“I work hard,” Rodriguez said. “People have the idea it’s easy money, but it’s a lot of work, with a lot of expenses.” 

Other issues

Mark Loete, the town zoning board’s representative on the STR committee, said there are larger issues, such as the effect on community character. The homes along his stretch of road in Chichester are either owned by weekenders or rented as STRs. During the week, he has no neighbors, and most of the occupants on weekends are strangers.

Amy Rosen countered with the observation that in recent years, second homeowners and STR operators have bought dilapidated houses that were unoccupied for years and made them livable. 

“In this history of this area, we had a bungalow community,” added Rodriguez. “There were a lot of summer rentals that were not winterized. Now there’s a more vibrant community that can sustain people year-round.”

Another issue is the reported lack of availability of long-term rentals in town, which has been blamed on homes being bought up by people who do not live locally and use the houses solely as STRs. Kopp said he had researched ads for long-term rentals and found as many or more in the current year than in 2009, the year he moved to Shandaken. 

“The county has data that shows having the ability to buy homes to rent as STRs raises prices,” said Stanley. The county has advised towns to ban non-resident owners from operating short-term rentals.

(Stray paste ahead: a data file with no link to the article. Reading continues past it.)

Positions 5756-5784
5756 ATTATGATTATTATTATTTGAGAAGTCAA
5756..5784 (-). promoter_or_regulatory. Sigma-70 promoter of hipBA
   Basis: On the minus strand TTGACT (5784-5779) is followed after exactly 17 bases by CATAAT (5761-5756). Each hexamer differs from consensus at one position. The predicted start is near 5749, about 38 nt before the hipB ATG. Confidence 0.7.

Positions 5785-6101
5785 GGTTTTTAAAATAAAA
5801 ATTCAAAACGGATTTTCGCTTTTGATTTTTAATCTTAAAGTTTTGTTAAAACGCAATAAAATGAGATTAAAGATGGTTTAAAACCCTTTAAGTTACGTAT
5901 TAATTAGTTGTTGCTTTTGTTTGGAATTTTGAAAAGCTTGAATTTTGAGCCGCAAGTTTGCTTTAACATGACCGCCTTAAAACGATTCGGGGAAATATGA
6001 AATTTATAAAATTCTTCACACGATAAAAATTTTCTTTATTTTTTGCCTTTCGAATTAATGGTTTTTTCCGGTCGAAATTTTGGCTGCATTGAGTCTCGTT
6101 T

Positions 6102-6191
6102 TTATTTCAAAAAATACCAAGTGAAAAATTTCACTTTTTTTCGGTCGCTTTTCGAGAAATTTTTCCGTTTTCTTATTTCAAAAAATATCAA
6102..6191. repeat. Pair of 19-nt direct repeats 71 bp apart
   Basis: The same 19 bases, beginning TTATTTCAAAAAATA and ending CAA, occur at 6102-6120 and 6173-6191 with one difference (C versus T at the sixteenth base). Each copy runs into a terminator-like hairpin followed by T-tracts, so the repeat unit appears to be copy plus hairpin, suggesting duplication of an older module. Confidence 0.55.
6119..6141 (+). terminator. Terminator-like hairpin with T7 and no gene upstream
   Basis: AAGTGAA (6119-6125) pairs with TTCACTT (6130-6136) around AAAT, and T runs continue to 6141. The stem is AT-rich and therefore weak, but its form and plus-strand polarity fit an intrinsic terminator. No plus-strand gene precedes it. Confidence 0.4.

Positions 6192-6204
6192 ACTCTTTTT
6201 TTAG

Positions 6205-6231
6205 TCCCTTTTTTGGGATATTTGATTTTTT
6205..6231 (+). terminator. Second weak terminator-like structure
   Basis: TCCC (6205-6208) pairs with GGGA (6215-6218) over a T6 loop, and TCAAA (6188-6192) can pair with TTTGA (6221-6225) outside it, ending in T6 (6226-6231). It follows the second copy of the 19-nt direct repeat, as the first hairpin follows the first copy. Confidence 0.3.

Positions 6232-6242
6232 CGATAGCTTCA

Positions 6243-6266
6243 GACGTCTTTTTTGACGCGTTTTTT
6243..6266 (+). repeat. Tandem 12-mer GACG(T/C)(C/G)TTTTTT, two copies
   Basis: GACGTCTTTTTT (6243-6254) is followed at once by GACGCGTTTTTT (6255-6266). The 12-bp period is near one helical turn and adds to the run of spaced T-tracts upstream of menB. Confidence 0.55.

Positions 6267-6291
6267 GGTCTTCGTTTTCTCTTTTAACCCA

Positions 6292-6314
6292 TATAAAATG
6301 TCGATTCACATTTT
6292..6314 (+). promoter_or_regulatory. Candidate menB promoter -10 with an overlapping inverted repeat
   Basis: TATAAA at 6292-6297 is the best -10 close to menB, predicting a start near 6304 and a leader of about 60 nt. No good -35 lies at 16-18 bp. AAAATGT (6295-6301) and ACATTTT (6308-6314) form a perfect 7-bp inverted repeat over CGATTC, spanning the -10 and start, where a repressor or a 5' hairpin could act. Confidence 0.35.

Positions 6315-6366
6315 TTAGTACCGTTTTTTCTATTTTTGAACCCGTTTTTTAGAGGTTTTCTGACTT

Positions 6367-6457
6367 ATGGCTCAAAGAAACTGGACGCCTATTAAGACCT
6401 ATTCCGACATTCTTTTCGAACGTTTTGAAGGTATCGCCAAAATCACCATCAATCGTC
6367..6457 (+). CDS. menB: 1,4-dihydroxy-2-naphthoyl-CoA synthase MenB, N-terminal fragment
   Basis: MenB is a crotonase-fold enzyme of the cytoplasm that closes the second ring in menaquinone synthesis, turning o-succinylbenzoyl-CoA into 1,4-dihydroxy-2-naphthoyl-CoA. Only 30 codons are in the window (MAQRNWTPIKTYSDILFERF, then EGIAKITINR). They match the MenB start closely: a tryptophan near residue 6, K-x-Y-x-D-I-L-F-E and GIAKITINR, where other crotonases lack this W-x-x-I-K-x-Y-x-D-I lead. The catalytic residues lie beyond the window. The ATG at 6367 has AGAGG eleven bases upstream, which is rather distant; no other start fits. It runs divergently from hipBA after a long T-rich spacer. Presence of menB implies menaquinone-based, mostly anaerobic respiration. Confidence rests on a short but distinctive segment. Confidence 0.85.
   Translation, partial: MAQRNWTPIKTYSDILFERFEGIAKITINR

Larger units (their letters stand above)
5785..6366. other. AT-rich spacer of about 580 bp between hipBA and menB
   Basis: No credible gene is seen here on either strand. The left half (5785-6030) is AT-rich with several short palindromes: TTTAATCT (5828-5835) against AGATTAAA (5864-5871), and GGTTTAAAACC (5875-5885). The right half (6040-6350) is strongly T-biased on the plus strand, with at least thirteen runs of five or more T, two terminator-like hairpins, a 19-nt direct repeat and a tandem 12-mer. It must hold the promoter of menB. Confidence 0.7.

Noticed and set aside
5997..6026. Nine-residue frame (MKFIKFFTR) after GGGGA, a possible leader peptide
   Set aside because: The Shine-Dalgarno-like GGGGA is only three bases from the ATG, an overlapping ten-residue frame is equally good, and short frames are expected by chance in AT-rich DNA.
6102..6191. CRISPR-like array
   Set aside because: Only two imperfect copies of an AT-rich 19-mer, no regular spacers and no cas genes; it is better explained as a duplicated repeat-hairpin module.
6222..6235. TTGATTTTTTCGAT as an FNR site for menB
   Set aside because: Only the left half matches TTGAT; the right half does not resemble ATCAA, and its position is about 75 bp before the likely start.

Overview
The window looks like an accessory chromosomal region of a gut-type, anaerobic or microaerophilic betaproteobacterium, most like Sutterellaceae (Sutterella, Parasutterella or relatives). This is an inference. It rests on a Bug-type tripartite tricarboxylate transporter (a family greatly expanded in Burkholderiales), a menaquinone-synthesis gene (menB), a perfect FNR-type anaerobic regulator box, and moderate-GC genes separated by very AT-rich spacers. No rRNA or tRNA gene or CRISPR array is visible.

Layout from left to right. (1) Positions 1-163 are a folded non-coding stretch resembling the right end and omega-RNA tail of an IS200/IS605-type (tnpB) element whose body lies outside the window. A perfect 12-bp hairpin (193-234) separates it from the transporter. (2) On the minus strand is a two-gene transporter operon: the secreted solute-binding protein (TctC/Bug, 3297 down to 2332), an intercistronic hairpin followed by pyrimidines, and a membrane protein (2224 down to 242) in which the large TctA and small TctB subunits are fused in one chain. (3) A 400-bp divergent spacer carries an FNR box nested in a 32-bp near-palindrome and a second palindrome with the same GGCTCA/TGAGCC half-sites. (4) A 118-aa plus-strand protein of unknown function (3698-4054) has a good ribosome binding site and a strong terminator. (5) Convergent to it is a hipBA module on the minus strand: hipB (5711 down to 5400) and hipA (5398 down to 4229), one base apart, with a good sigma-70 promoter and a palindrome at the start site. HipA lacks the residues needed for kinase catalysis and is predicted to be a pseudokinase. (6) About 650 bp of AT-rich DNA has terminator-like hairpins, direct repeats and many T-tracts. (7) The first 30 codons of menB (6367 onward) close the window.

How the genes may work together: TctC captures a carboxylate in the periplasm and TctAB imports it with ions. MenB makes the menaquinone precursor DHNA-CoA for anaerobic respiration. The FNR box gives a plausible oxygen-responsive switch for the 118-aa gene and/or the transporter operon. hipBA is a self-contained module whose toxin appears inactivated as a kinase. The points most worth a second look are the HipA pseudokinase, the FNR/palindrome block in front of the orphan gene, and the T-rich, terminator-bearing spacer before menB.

“We just want to set up a simple permit process that addresses all these issues,” said planning board chair Don Brewer. “We’re going to send out a questionnaire to the whole town, asking what people think should be included on a permit. We’ll also have suggestions from our meetings. But we won’t have a whole lot of regulations compared to what we’ve been seeing in cities.” The committee is studying STR regulations from cities across the country as well as towns in the area.

Loete told the audience, “Your input can be valuable to us.”

A meeting of the town committee on STRs has been tentatively scheduled for the second week of December at the Shandaken town hall. Check the town events calendar at for the final date.

Full disclosure: The writer rents her full-time residence intermittently on Airbnb but is not a member of the STR Facebook group.

There are 5 comments

  1. Dave Channon

    STR: The Pro STR: The Pro and the Con

    Shandaken’s shortage of affordable housing and shortage of living wage jobs are a problem. Answer: subsidized housing and a living minimum wage. No! Instead, let’s do the con game with Airbnb, the most successful new STR advance in Shandaken’s struggling tourism
    The “Pro”? Short Term Rental provides desperately needed visitor lodging, desperately needed income to local homeowners, and employment for many property managers. It has led to the renovation of run down vacant buildings. As a result, there are more LONG TERM rentals here than ever, despite fake rumors to the contrary. It brings much needed tourist income to dining, shopping and entertainment businesses. It is part of a wider “Gig Economy” including STR pop-up commercial businesses. That’s the “Pro”.
    The “Con”? The big hotel lobby cons us into blaming Airbnb for everything. They hate competition! And local residents who once were surrounded by empty weekender homes now know what it feels like to really have neighbors. Full time neighbors can make noise, mess, and be disagreeable. When it crosses the line, police intervene. That’s life. Happens every day. Nothing new here. Blaming STR for your woes is the “Con Game”.